My thoughts and prayers are with you.
In my experience, some people think about you, which is nice. But the majority of people who say they're sending "thoughts and prayers" are just falling back on a mindless cliché. It's time to retire this hackneyed expression to the final resting place of platitudes, alongside "I'm stepping down to spend more time with my family," or "It's not you, it's me."
Did you try that mango colonic I recommended?
I was stunned by the number of friends and strangers alike who inundated me with tips for miracle tonics, Chinese herbs or Swedish visualization exercises. At times, my in-box was like a Grand Ole Opry lineup of 1940s Appalachian black-magic potions. "If you put tumeric under your fingernails, and pepper on your neck, and take a grapefruit shower, you'll feel better. It cured my Uncle Louie."
Everything will be OK.
Unsure what to say, many well-wishers fall back on chirpy feel-goodisms. But these banalities are more often designed to allay the fears of the caregiver than those of the patient. As one who recently had brain surgery complained: "I got a lot of 'chin ups,' 'you're going to get better.' I kept thinking: You haven't seen the scans. That's not what the doctor is saying." The simple truth is, unless you're a medical professional, resist playing Nostradamus.
How are we today?
Every adult patient I know complains about being infantilized. When the adult patient has living parents, as I did, many mothers in particular fall back on old patterns, from overstepping their boundaries to making bologna sandwiches when the patient hasn't eaten them since childhood. "Just because someone is dealing with a physical illness," Mr. Ulman said, "doesn't diminish their mental capacity."
You look great!
Nice try, but patients can see right through this chestnut. We know we're gaunt, our hair is falling out in clumps, our colostomy bag needs emptying. The only thing this hollow expression conveys is that you're focusing on how we appear. "When people comment on my appearance," Ms. Linn said, "it reminds me that I don't look good."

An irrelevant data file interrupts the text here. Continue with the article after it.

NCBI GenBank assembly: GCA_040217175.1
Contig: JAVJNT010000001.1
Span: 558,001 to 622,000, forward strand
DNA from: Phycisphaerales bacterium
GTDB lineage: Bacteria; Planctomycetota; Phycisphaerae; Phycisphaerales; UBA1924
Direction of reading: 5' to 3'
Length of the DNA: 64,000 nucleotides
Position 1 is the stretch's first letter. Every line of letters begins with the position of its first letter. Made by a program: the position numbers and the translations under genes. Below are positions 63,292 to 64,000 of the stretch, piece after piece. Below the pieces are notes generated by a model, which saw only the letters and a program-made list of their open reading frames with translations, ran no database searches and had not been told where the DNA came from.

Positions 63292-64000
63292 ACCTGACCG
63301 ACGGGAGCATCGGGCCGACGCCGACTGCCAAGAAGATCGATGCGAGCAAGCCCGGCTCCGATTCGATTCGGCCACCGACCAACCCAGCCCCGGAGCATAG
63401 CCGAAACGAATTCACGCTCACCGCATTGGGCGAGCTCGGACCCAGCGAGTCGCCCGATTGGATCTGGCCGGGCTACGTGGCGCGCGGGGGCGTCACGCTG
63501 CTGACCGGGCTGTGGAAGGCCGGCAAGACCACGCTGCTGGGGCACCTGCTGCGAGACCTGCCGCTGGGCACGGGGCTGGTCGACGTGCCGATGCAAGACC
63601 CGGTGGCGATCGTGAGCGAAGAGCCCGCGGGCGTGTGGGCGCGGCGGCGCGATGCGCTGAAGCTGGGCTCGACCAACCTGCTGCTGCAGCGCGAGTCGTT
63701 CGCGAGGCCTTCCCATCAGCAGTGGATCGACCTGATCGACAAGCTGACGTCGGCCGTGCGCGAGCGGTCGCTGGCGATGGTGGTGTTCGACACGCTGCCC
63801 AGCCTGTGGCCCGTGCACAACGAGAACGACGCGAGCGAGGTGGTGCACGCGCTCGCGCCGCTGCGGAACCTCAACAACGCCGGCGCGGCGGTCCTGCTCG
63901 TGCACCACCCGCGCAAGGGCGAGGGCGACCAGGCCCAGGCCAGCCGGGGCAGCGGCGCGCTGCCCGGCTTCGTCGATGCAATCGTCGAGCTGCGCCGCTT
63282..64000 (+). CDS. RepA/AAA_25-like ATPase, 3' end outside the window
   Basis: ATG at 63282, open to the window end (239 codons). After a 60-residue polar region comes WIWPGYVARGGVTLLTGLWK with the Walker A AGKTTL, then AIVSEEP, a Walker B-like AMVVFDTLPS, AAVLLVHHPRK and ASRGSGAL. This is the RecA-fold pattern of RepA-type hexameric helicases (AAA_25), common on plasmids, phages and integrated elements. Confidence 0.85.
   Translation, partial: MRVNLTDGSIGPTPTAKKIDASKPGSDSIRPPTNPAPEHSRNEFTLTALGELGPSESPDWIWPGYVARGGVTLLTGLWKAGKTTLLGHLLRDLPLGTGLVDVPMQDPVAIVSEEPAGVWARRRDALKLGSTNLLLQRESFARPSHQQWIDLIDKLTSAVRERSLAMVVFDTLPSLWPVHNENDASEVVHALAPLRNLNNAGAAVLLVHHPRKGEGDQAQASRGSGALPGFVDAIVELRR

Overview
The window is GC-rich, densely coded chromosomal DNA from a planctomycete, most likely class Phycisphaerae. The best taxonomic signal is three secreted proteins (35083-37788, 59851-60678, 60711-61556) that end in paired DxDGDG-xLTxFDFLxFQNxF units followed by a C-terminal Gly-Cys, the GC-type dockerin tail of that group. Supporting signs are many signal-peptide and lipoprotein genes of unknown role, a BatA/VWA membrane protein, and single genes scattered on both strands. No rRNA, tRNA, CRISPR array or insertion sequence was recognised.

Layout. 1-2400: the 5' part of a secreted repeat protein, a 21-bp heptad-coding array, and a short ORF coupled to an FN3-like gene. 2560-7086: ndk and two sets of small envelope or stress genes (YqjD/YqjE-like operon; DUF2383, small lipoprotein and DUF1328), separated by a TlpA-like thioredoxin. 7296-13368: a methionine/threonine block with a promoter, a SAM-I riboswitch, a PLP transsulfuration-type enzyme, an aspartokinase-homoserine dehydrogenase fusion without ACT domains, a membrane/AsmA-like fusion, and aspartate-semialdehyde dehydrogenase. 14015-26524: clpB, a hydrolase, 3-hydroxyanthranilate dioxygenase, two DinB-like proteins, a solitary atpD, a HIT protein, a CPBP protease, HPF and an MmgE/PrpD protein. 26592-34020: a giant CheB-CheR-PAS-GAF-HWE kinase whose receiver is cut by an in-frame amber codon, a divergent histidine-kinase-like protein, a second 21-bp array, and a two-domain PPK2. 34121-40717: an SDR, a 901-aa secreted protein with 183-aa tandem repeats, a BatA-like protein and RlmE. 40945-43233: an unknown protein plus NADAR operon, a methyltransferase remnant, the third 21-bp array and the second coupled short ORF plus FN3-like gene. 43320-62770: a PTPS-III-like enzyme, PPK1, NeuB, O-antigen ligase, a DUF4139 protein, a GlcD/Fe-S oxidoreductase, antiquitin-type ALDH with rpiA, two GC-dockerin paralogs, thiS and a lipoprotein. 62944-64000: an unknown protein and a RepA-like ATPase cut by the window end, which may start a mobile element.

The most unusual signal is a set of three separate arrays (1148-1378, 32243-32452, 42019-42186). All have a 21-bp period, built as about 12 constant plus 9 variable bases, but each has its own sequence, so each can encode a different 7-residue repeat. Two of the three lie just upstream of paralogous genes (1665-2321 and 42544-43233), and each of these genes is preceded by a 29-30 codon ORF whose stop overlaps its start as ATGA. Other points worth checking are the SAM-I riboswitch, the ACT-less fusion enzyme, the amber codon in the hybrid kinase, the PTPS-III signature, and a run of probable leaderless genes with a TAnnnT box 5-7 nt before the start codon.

So what do patients like to hear?
Don't write me back.
All patients get overwhelmed with the burden of keeping everyone informed, coddled and feeling appreciated. Social networking, while offering some relief, often increases the expectation of round-the-clock updates.
To get around this problem, I appointed a "minister of information," whose job it was to disseminate news, deflect queries and generally be polite when I didn't have the energy or inclination to be. But you can do your part, too: If you do drop off a fruitcake or take the dog for a walk, insist the patient not write you a thank-you note. Chicken soup is not a wedding gift; it shouldn't come with added stress.
I should be going now.
You'll never go wrong by uttering these five words while visiting someone who's sick. As Ms. Pogrebin observes of such visits, don't overstay your welcome. She recommends 20 minutes, even less if the patient is tired or in pain. And while you're there, wash a few dishes or tidy up the room. And take out the trash when you leave.
Would you like some gossip?
One surefire tip: a slight change of topic goes a long way. Patients are often sick of talking about their illness. We have to do that with our doctors, nurses and insurance henchmen. By all means, follow the lead of the individual, but sometimes ignoring the elephant in the room is just the right medicine. Even someone recovering from surgery has an opinion about the starlet's affair, the underdog in the playoffs or the big election around the corner.
I love you.
When all else fails, simple, direct emotion is the most powerful gift you can give a loved one going through pain. It doesn't need to be ornamented. It just needs to be real. "I'm sorry you have to go through this." "I hate to see you suffer." "You mean a lot to me." The fact that so few of us do this makes it even more meaningful.
Website of essays and thoughts for the non-believer